Maintaining the confidentiality of digital data—it’s an ever-present conundrum for lawyers as cloud computing increases in popularity and mobile use becomes ubiquitous. In fact, for many lawyers, the thorny ethical issues presented by these technologies, including housing client data on servers owned and maintained by others, is one of the main reasons behind their reluctance to use cloud computing products in their practices
The lack of guidance from bar associations, caused in large part by the relative newness of the technologies, has also contributed to hesitancy regarding cloud computing. It’s only been over the past few years that a handful of ethics committees have issued decisions regarding the use of cloud computing products and lawyers’ obligations in regard to client data stored in the cloud or on mobile devices.
Overall, the opinions, have reached similar conclusions centered around requiring lawyers to make reasonable efforts to maintain confidentiality when storing client data on third party servers, whether cloud-based or not. See, for example, Professional Ethics Committee of the Florida Op. 10-2 (2011), North Carolina Bar Proposed 2011 Formal Ethics Opinion 6 (2011), New York State Bar Association’s Committee on Professional Ethics Op. 842 (2010), Arizona State Bar Committee on Rules of Professional Conduct, Opinion 09-04 (2009), N.J. Supreme Court Advisory Comm. on Prof’l Ethics, Op. 701 (2006) and Nev. State Bar Standing Comm. on Ethics & Professional Responsibility Formal Op. 33 (2006).
So, although the list isn’t extensive, the number of jurisdictions that have considered these issues is slowly, but surely, increasing. In fact, it appears that additional guidance is on the horizon—this time from the American Bar Association’s Commission on Ethics 20/20. As I explained in past columns, this committee was established in 2009 (online at www.abanet.org/ethics2020) and the stated purpose of the Commission is to “perform a thorough review of the ABA Model Rules of Professional Conduct and the U.S. system of lawyer regulation in the context of advances in technology and global legal practice developments.”
Last week the committee released its initial draft proposals (which are available for further comment through July 15, 2011) regarding a number of different issues, including confidentiality when outsourcing, which I’ll discuss in next week’s column, and confidentiality-related obligations when using technology, which I discuss below.
The committee is proposing that Rule 1.6, which addresses confidentiality of information, of the ABA Model Rules of Professional Conduct be amended and that subsection (c) be added to the rule. The proposed subsection (c), which mimics the language used by other jurisdictions that have addressed this issue, reads as follows:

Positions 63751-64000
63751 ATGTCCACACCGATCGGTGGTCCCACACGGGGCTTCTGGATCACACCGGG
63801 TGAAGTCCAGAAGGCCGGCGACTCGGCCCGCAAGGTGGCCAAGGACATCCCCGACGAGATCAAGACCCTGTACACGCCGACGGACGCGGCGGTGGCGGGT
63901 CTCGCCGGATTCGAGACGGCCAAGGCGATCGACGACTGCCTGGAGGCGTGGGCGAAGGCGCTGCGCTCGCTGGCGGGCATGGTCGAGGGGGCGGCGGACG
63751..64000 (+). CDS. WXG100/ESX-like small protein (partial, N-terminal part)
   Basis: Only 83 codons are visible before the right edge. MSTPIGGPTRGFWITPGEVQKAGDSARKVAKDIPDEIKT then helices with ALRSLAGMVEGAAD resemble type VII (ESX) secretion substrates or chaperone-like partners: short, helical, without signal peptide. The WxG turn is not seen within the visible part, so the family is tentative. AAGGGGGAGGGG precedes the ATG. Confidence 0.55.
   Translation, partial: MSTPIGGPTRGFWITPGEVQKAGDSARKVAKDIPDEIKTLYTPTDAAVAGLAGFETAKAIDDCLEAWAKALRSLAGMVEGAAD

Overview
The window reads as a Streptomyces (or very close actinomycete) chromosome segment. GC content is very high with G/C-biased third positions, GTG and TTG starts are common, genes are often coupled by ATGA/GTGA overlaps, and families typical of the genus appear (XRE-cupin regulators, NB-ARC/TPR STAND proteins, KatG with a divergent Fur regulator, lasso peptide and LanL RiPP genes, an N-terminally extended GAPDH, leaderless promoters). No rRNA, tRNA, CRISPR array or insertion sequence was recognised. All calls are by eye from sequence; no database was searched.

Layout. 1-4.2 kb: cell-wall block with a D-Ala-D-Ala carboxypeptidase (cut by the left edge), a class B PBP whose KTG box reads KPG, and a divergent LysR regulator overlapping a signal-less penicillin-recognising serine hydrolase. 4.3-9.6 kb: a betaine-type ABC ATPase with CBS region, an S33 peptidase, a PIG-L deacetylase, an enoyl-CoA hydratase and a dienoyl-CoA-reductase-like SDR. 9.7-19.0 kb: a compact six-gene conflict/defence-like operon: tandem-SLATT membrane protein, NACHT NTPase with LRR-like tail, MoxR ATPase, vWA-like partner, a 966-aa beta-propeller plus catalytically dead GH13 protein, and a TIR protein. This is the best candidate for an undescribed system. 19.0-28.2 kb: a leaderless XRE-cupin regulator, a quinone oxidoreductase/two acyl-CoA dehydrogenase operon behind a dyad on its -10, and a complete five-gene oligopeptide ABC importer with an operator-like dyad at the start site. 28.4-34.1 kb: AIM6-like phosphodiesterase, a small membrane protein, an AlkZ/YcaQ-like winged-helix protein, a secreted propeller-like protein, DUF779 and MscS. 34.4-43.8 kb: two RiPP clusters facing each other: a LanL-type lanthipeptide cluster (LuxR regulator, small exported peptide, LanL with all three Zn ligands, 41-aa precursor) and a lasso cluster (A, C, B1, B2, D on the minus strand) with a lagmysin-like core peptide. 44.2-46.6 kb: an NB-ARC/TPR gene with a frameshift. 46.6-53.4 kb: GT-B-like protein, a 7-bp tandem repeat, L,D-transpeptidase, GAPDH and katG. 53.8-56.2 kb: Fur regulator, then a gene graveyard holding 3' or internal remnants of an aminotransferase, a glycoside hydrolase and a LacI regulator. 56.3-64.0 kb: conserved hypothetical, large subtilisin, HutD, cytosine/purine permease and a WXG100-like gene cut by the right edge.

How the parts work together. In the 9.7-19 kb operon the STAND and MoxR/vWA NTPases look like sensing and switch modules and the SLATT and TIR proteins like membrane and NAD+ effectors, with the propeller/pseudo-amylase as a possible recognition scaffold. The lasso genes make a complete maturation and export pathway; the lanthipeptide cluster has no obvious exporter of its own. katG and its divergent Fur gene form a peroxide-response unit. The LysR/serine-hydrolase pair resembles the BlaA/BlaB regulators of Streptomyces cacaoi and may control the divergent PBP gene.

(c) A lawyer shall make reasonable efforts to prevent the inadvertent disclosure of, or unauthorized access to, information relating to the representation of a client.
The proposed comment that would follow the new subsection explains what steps a lawyer must take in order to meet the obligation of making “reasonable efforts” to maintain confidentiality:
Acting Competently to Preserve Confidentiality
Paragraph (c) requires a lawyer to act competently to safeguard information relating to the representation of a client against inadvertent or unauthorized disclosure by the lawyer or other persons or entities who are participating in the representation of the client or who are subject to the lawyer’s supervision or monitoring. See Rules 1.1, 5.1 and 5.3. Factors to be considered in determining the reasonableness of the lawyer’s efforts include the sensitivity of the information, the likelihood of disclosure if additional safeguards are not employed, and the cost of employing additional safeguards. Whether a lawyer may be required to take additional steps to safeguard a client’s information in order to comply with other law, such as state and federal laws that govern data privacy or that impose notification requirements upon the loss of, or unauthorized access to, electronic information, is beyond the scope of these Rules.
This rule comports with the conclusions reached by other jurisdictions and provides useful guidance in the form of broadly framed, elastic standard that assists attorneys in making careful choices about the technologies that best fit their individual practices.
All in all, this proposed rule is encouraging and I applaud the committee for their efforts. Next week, I’ll discuss the committee’s recommendations regarding maintaining confidentiality when outsourcing tasks related to client matters, which includes the use of cloud computing services, so stay tuned.
Nicole Black is of counsel to Fiandach & Fiandach in Rochester. She co-authors the ABA book Social Media for Lawyers: the Next Frontier, co-authors Criminal Law in New York, a West-Thomson treatise, and is currently writing a book about cloud computing for lawyers that will be published by the ABA in early 2011. She is the founder of lawtechTalk.com and speaks regularly at conferences regarding the intersection of law and technology. She publishes four legal blogs and can be reached at email@example.com.